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Boise VA Medical Center

 

History of the Boise VA & Fort Boise

Concern for the safety of west-ward bound emigrants become more immediate when the news of the Utter party's disastrous confrontation with Indians on September 9 and 10, 1860 reached western settlements. Colonel George Wright, commander of the US Army's District of Oregon responded by formally recommending the establishment of a military post near the former Hudson Bay Company's, Fort Boise. Before the Army could react to the proposal the United States became embroiled in a Civil War and the construction of a fort was temporarily delayed.

The discovery of gold during the summer of 1862 in the Boise Basin and Owyhees changed the situation. The new commander of the District of Oregon, General Benjamin Alvord, reported in October 14, 1862 that the need for a military post to protect both the white and native peoples had increased ten fold since 1860. The Governor of Washington, whose territory included all of the later Idaho, firmly endorsed the need. Wright, now a General and commander of the Department of the Pacific, urged immediate action. On January 14, 186, the Secretary of War authorized the new post. Alvord recommended a site about 40 miles up the Boise River from its confluence with the Snake River, and Major Pinckney Lugenbeel left Fort Vancouver, Washingon Territory on June 1 to build the new post.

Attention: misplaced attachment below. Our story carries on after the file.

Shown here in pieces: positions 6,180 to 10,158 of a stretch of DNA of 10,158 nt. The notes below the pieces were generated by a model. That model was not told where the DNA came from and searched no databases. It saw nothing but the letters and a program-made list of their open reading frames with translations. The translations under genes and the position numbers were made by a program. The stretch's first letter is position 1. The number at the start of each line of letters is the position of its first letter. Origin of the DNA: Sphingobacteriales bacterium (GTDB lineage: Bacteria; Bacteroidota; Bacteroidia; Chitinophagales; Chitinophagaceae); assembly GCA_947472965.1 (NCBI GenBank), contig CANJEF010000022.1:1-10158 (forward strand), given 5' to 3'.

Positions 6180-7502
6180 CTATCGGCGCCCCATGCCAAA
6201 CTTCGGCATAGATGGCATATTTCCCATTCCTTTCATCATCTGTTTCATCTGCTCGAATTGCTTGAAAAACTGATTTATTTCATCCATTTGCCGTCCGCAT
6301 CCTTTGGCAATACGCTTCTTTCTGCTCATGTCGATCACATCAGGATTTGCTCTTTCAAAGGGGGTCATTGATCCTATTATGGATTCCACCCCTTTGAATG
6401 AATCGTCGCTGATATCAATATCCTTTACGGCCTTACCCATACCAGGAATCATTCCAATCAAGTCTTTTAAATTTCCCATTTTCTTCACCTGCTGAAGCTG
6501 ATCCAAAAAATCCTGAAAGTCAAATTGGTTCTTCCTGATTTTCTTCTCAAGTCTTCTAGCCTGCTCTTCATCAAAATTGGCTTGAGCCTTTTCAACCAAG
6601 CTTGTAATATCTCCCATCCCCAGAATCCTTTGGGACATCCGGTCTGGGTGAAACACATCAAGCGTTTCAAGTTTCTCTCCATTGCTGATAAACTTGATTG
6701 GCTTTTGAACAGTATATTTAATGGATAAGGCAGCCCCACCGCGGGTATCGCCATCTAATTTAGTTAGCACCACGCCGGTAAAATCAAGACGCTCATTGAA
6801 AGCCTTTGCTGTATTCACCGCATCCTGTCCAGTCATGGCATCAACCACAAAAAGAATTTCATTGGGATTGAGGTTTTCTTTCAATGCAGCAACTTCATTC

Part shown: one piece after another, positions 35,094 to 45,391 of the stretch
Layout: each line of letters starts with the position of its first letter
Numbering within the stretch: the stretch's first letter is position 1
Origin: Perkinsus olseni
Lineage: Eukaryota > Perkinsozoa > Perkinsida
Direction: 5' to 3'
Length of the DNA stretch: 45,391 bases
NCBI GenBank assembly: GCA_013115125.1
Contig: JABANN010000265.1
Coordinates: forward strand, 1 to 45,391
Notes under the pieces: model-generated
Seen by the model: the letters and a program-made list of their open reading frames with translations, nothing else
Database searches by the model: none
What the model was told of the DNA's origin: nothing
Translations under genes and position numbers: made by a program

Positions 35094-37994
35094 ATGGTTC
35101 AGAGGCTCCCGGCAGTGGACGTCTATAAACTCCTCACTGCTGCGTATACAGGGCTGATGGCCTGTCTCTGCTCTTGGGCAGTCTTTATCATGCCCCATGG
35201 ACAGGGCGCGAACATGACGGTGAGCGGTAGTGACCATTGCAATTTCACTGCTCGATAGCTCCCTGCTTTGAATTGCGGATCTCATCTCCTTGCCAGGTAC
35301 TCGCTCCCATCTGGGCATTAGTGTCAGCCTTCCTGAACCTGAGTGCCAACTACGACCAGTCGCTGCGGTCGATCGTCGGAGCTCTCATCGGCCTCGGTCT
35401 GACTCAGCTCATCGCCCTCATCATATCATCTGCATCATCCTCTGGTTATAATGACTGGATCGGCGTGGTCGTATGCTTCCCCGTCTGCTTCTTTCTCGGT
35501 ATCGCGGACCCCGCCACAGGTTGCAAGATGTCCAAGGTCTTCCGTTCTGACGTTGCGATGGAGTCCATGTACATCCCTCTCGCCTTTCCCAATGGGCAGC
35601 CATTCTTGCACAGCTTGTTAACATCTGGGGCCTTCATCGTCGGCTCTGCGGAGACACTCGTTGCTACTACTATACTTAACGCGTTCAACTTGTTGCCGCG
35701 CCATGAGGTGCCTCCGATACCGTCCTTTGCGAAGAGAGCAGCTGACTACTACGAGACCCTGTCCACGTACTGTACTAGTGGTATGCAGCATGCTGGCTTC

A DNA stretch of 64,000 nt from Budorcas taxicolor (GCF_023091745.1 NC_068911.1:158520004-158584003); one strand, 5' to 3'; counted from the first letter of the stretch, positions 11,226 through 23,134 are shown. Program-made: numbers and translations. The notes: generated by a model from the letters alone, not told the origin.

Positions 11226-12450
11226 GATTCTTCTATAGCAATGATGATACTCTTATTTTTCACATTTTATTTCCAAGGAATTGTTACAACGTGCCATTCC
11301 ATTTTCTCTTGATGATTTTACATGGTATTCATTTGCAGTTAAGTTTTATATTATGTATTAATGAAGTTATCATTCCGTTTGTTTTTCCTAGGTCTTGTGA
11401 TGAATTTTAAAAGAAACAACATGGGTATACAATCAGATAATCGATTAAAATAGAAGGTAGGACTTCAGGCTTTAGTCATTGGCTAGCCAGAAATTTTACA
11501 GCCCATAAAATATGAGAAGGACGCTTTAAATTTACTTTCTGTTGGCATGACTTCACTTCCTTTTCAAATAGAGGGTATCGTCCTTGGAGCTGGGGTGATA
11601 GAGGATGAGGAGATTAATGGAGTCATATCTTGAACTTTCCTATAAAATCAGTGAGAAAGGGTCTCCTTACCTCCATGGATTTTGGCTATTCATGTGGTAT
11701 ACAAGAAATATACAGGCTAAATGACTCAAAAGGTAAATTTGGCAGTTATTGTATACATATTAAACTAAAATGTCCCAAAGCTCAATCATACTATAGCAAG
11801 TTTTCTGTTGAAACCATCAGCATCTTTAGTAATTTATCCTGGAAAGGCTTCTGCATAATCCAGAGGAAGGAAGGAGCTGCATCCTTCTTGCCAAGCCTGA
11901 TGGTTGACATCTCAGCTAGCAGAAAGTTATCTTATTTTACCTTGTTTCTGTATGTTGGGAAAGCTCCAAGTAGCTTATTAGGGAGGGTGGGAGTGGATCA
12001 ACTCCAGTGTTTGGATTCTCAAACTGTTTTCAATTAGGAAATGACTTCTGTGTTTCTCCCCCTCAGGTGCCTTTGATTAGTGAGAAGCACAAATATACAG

Major Lugenbeel arrived in the area on June 28 and camped on Government Island in the Boise River. On the Fourth of July, he formally located the site for Fort Boise. While members of his command constructed the Fort, other interested parties were busy laying out the new townsite of Boise, now in Idaho Territory. Aside from early settlers' 1863 log cabins preserved as relics, the oldest buildings in Boise are those constructed for the Fort. The sandstone buildings erected in 1864 are still in use by the Boise VA Medical Center today.

On April 5, 1879, the Fort was redesignated as Boise Barracks. Military units continued to serve and protect the citizens of Boise and southwestern Idaho until the Fort was formally abandoned in 1913. Soldiers returned briefly in 1916 to prepare for the Mexican border campaign, and again between 1942 and 1944. From 1920 to the present, the Boise VA Medical Center has occupied the main part of the grounds of the former Fort Boise, and continues to utilize the buildings and campus. 

Additional Recorded History of Fort Boise: 
Fort Boise History Part 1
Fort Boise History Part 2
Fort Boise History Part 3
G. Flamm History of BVAMC
ISHS 517 Ditch 1974
NPS History of BVAMC
VA History of BVAMC Part 1
VA History of BVAMC Part 2
National Historic Register 1972